The one where I get my contraceptive implant taken out

Yesterday I had my contraceptive implant removed. Don’t worry, it’s nothing gruesome, just a tiny plastic hormone releasing matchstick that goes under the skin in your arm. Maybe it’s a weird thing to write about, but it actually raised some interesting issues for me. If you’d rather not read about my contraceptive dilemmas though, probably best to look away now.

I had my first implant six years ago when Belle was one, and had it replaced when she was four. As this one approached the end of its useful life, I had been intending to have it replaced again, but then it struck me that actually this time round I’m not in a relationship, I’m not even really dating, and I began to wonder if such a permanent method of contraception was really necessary.

I looked up Implanon and its side effects and discovered that it is quite likely to cause one or all of the following six issues:

  • headache
  • spots
  • weight gain
  • breast tenderness
  • dizziness
  • depression

Hmmm… suddenly not looking so tempting is it? Is this just the price you pay for being a woman, that you have to pump yourself full of mind and body altering chemicals Just In Case? I can’t help but think that if it were men who had to expose themselves to such risks, that a lot more research would have been done by now to come up with something a bit less potent. Anyway, I decided to take the plunge and just have it removed. So now I am officially contraception free.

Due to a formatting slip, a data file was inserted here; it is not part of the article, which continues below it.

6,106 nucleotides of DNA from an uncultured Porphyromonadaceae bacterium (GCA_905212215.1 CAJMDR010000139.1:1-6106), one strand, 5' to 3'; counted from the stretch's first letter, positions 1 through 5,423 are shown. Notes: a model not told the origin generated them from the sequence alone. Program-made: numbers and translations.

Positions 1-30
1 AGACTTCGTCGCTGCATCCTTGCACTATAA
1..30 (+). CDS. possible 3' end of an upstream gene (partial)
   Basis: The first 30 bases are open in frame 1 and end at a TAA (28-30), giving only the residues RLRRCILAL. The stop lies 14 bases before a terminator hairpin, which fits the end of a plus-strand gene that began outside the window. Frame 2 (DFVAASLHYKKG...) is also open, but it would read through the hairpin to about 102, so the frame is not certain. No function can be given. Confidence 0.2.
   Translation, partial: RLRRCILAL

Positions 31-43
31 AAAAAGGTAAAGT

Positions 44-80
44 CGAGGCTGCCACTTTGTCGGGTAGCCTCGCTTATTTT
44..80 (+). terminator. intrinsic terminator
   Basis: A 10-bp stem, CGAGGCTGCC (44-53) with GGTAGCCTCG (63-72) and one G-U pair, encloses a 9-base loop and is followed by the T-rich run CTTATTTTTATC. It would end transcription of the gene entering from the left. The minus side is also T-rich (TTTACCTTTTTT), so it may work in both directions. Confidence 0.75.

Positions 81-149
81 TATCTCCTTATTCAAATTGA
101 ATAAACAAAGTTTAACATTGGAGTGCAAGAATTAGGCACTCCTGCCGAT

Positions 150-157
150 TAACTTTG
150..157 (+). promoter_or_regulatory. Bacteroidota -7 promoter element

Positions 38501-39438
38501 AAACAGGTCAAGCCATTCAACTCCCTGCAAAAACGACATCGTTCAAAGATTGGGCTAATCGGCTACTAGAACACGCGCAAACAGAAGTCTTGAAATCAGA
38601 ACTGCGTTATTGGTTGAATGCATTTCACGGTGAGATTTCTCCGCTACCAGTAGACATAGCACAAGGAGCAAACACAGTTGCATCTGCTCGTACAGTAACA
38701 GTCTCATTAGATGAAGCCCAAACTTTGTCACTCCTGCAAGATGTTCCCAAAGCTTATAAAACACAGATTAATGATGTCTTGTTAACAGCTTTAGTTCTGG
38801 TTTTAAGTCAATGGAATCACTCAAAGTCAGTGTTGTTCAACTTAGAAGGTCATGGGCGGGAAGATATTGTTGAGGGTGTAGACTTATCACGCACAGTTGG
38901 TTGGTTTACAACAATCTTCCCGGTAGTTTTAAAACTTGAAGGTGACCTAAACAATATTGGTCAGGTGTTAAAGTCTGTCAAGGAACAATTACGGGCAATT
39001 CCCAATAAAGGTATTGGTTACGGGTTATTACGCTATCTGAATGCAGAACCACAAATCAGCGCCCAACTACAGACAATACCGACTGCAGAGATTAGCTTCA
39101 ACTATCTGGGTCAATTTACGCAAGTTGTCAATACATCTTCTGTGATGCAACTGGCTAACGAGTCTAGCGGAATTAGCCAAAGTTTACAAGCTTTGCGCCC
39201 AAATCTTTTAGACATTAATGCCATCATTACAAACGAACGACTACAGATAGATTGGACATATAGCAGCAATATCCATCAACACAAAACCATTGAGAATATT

It is a bit of a risk, as I do have a history of being rather fertile. My first pregnancy was an unplanned but much loved result of the folly of youth, and second time round I conceived within a month of coming off the pill. It wasn’t unplanned as such, just rather quick. I had stopped taking the pill in a ‘let’s see what happens, it would be nice if I was pregnant in maybe six months or so’ frame of mind – you hear of people trying for months and months, being disappointed every time their period arrives – well, I have never experienced that disappointment.

And now I am left with some unexpected and conflicting emotions. Firstly, as soon as it was removed, I felt incredibly fertile. Today I have worn a long flowing skirt and feel like I want to sway my hips as I walk. I’m eyeing up babies is buggies, I can almost feel my stomach swelling. But that could just be the cookies. It’s all in my mind of course, but I hadn’t expected to feel quite so womanly about the whole thing.